WHO asks people not to attack monkeys over monkeypox

Amérique du Sud, Brésil, Mato Grosso, Pantanal, Sud de Cuiaba, Ouistiti argenté à queue noire ou Ouistiti mélanure (Black-tailed Marmoset). (Photo by Sylvain CORDIER/Gamma-Rapho via Getty Images) (Sylvain CORDIER via Getty Images)
·3 min read

With cases of monkeypox surging around the world, it's not a good time to be a monkey.

The primates have, in recent days, been physically attacked - and even killed - by poisoning and stoning attacks in Brazil, according to local media reports that cite police officials.

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In the last week, at least 10 animals of the marmoset and capuchin types were found displaying signs of intoxication or aggression, leading to fears that they had been poisoned, according to Brazilian news site G1. Seven of the monkeys died, while the others are under observation at a zoo in São José do Rio Preto, a municipality in the state of São Paulo.

The assaults have led to the World Health Organization - which declared monkeypox a global health emergency last month - issuing a reminder that despite the virus's name, monkeys should not be blamed for its transmission.

"What people need to know very clearly is the transmission we are seeing is happening between humans to humans," Margaret Harris, a WHO spokesperson told reporters Tuesday. "They should certainly not be attacking any animals."

"It's close-contact transmission. So the concern should be about where it's transmitting in the human population and what humans can do to protect themselves from getting it and transmitting it," Harris said, adding that the virus was seen "much more commonly in various rodents" than monkeys and that work was ongoing to consider whether the virus should be renamed.

Brazilian officials believe it is possible that the recent outbreak of the virus is driving anti-monkey sentiment and behavior, although they also noted that the "deliberate" attacks could also be linked to animal trafficking.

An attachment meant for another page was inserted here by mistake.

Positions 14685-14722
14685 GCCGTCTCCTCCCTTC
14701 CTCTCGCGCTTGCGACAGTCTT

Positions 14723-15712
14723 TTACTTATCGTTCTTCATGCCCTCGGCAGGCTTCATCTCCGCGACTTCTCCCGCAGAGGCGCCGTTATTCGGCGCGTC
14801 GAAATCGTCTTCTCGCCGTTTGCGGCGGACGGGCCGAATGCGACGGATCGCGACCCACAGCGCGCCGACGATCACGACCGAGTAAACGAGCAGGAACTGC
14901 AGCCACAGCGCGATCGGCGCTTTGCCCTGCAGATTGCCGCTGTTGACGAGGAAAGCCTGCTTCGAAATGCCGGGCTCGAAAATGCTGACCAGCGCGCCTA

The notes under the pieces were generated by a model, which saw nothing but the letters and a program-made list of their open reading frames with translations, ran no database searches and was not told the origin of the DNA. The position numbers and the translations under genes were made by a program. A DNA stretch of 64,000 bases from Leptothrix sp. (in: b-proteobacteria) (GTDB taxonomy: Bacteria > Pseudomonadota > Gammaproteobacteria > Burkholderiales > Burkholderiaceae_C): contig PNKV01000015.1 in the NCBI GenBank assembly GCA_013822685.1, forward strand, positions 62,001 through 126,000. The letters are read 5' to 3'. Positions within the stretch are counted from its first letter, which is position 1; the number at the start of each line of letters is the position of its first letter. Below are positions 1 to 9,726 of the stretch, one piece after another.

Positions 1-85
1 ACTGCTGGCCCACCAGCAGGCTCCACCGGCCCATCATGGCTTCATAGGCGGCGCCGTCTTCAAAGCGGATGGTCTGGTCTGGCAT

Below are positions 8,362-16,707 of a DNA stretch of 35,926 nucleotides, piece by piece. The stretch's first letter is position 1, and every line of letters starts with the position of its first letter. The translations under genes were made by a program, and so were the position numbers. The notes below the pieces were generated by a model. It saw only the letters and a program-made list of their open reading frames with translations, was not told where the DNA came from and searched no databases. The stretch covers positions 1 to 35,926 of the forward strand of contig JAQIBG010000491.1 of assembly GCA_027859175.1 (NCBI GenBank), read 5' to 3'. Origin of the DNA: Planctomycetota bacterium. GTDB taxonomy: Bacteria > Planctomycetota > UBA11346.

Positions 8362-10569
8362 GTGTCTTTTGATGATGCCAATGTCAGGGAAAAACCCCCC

Following the attacks, environmental military police officers are patrolling the forest of Rio Preto to prevent attacks on the animals, local media reported, as the National Network to Combat Wildlife Trafficking blamed the "persecution" of monkeys and attacks on "a lack of information" in Brazilian society.

Globally, there are almost 32,000 confirmed cases of monkeypox, according to data from the Centers for Disease Control and Prevention. Cases have been reported in 89 countries, and the outbreak is prominent in Europe, where most of the infections have been recorded following an outbreak that began in the spring.

Countries that do not usually report monkeypox have documented a surge in cases, including the United States and Britain, prompting health officials to implement plans to combat the spread of infection.

Brazil, which has similarly not historically reported monkeypox before this outbreak, has registered more than 2,131 cases of infection.

Maurício Lacerda, a virologist at the Faculty of Medicine of Rio Preto told local media that when it comes to the virus, the monkeys of Brazil do not pose a threat to locals.

"What we are seeing in Brazil, Europe and the United States is . . . people who are sick and are transmitting through close contact to other people. There is no evidence of monkeypox virus circulating in monkeys in the Brazil," he said. "There is no need to panic."

The name "monkeypox" emerged after researchers in Denmark used the primates to identify the virus - which is transmitted by a number of animals and not just nonhuman primates - including rats, dormice and squirrels.

Since the outbreak began in May, the majority of monkeypox cases were documented among men who are gay or bisexual, or who have sex with men.

Monkeypox is spread through close contact - including respiratory drops, bodily fluids and contaminated items such as bedding or clothing.

The virus was declared "a public health emergency" in the United States last month as health officials scrambled to provide better access to treatments, funding and vaccines amid climbing case numbers. Cases of the infection have also been confirmed among children in the United States.

"We urge every American to take monkeypox seriously and to take responsibility to help us tackle this virus," Health and Human Services Secretary Xavier Becerra said Aug. 4.

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